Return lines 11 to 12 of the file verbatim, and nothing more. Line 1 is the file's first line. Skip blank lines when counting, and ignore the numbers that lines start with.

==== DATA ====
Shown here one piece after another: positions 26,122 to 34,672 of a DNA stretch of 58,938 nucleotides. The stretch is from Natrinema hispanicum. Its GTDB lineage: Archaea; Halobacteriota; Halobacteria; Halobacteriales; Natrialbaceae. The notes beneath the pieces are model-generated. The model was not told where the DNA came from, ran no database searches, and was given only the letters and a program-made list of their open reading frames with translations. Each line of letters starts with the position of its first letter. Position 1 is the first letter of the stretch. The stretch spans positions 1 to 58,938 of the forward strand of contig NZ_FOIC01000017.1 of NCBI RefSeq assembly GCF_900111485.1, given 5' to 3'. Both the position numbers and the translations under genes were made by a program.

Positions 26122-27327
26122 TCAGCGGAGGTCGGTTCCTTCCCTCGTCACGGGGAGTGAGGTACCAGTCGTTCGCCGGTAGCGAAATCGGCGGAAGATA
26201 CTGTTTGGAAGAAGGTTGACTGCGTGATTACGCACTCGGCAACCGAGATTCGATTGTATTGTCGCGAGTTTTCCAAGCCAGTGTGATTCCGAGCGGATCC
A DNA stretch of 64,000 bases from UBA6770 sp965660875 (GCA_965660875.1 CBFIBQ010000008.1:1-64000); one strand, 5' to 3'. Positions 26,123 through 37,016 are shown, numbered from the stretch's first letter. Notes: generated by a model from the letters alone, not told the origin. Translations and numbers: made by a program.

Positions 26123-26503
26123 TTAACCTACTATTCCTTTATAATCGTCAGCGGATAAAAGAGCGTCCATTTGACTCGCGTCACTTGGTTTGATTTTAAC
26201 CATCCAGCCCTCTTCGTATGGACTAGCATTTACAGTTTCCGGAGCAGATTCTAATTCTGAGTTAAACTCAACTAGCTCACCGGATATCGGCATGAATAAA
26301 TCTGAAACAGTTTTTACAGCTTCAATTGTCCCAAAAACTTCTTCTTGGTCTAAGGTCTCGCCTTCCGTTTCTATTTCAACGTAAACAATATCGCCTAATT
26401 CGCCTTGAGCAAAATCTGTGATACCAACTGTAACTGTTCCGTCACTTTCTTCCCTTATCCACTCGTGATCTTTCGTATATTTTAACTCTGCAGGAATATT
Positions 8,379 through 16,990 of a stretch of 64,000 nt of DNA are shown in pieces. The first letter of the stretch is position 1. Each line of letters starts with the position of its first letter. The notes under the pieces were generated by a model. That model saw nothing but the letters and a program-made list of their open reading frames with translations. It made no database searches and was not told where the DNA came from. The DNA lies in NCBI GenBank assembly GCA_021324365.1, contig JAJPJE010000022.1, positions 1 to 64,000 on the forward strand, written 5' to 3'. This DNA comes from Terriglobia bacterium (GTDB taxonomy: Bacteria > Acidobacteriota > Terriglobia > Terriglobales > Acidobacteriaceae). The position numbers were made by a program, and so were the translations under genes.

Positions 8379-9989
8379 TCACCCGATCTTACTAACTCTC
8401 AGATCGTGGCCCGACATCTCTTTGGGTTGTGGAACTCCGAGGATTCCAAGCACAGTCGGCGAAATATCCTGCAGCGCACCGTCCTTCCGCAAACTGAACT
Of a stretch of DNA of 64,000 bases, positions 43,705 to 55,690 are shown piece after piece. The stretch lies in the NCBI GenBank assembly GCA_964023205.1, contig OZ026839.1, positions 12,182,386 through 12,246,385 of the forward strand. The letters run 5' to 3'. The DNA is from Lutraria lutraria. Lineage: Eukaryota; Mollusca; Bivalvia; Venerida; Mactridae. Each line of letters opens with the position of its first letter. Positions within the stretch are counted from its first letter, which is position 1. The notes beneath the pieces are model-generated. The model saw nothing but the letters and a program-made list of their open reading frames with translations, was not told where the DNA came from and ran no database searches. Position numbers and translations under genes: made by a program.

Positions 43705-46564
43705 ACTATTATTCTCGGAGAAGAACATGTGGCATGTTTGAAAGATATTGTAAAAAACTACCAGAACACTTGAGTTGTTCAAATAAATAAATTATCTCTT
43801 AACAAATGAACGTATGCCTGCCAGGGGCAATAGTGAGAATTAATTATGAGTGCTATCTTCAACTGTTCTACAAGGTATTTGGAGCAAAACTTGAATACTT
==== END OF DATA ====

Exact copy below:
Positions 8,379 through 16,990 of a stretch of 64,000 nt of DNA are shown in pieces. The first letter of the stretch is position 1. Each line of letters starts with the position of its first letter. The notes under the pieces were generated by a model. That model saw nothing but the letters and a program-made list of their open reading frames with translations. It made no database searches and was not told where the DNA came from. The DNA lies in NCBI GenBank assembly GCA_021324365.1, contig JAJPJE010000022.1, positions 1 to 64,000 on the forward strand, written 5' to 3'. This DNA comes from Terriglobia bacterium (GTDB taxonomy: Bacteria > Acidobacteriota > Terriglobia > Terriglobales > Acidobacteriaceae). The position numbers were made by a program, and so were the translations under genes.

Positions 8379-9989